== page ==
A wide body of federal and state laws protects creative property such as writing, music, drawings, paintings, photography, and films. Collectively, this body of law is called “intellectual property” law, which includes copyright, trademark, and patent laws, each applicable in various situations and each with its own set of technical rules. When obtaining permission to use creative works, you’re concerned primarily with copyright law. However, trademarks, trade secrets, and publicity and privacy rights sometimes come into play when permission to use certain types of works is sought.
Copyright. Original creative works such as paintings, writing, architecture, movies, software, photos, dance, and music are protected by federal copyright law. A work must meet certain minimum requirements to qualify for copyright protected. In the U.S., patents may be available to any person who “invents or discovers any new and useful process, machine, manufacture, or composition of matter, or any new and useful improvement thereof.” Patent protection must be sought by application with the U.S. Patent and Trademark Office (USPTO).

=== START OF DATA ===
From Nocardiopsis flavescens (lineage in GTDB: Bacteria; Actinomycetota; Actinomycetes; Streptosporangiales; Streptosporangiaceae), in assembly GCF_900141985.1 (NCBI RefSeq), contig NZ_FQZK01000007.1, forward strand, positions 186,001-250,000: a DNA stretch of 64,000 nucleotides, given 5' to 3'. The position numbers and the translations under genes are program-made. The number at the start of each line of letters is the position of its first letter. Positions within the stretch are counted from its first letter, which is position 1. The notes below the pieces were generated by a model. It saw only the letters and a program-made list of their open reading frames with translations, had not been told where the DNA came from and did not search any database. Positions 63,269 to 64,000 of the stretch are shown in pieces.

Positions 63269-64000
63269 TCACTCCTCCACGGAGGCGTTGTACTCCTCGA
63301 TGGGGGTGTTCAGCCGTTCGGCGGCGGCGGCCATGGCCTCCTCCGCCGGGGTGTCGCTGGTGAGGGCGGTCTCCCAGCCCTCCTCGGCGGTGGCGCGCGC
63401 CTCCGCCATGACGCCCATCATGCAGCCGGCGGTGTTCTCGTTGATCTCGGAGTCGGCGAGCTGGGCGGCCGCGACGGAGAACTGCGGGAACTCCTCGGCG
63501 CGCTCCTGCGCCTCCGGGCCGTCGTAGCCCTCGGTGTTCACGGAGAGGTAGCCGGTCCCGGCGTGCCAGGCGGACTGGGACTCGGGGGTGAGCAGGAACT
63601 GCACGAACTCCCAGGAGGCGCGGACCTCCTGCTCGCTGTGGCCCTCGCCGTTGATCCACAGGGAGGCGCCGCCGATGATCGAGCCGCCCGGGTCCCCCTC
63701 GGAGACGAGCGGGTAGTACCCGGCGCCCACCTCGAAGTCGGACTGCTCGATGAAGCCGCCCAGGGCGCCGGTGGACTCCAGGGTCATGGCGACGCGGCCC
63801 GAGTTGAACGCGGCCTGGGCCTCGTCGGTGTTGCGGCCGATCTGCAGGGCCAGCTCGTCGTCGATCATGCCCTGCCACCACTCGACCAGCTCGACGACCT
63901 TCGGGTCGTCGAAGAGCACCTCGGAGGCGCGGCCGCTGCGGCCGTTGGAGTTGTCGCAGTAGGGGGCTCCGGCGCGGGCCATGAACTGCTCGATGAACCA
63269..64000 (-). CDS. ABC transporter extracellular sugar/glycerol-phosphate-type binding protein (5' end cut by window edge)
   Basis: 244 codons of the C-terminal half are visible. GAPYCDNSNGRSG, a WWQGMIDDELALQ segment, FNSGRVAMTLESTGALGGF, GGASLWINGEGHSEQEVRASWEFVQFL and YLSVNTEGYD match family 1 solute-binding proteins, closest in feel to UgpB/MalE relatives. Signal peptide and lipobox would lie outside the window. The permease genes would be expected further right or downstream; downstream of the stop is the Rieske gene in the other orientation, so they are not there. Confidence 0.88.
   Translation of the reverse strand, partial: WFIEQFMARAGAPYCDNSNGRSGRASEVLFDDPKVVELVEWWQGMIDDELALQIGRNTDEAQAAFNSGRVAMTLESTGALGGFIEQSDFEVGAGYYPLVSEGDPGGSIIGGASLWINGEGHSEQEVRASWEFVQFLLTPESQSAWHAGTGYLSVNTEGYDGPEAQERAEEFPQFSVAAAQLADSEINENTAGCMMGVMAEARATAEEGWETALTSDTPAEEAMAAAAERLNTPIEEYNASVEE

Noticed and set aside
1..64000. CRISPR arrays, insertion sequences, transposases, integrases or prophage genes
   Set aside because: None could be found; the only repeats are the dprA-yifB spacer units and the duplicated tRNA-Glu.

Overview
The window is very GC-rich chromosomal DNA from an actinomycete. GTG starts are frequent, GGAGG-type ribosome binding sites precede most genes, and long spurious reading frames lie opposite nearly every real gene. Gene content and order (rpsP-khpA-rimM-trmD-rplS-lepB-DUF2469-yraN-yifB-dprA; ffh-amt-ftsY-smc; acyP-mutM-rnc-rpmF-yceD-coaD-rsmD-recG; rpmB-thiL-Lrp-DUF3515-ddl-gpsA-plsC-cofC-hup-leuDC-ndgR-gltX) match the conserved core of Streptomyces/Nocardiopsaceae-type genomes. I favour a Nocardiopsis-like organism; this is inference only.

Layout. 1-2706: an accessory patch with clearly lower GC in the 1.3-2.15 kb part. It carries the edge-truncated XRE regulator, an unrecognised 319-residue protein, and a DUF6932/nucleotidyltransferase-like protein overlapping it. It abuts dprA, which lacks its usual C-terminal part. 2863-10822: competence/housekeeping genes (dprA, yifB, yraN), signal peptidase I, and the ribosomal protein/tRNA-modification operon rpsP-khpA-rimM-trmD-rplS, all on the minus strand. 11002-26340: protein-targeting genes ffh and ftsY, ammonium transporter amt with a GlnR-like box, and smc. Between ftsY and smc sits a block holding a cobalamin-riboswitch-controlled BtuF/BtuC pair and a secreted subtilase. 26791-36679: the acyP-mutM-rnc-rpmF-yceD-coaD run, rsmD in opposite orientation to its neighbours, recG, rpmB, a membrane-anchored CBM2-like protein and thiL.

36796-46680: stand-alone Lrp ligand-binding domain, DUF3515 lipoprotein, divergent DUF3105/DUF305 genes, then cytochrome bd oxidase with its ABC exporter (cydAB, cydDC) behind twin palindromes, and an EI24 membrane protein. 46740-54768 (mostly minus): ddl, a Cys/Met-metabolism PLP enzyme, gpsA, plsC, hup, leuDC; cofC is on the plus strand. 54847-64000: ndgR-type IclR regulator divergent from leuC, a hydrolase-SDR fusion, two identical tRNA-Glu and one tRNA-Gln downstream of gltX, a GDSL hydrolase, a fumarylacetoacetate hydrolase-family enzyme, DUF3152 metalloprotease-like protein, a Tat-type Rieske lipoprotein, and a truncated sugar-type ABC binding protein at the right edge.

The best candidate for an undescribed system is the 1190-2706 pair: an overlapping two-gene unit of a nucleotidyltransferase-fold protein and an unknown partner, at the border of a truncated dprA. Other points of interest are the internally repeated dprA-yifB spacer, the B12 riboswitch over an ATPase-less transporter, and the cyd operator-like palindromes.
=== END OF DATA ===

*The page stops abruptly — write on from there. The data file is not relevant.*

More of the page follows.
Intellectual property is something unique that you physically create. An idea alone is not intellectual property. For example, an idea for a book doesn’t count, but the words you’ve written do.
You own intellectual property if you:
- created it (and it meets the requirements for copyright, a patentor a design)
- bought intellectual property rights from the creator or a previous owner
- have a brand that could be a trade mark, eg a well-known product name
You usually won’t own the intellectual property for something you created as part of your work while you were employed by someone else.
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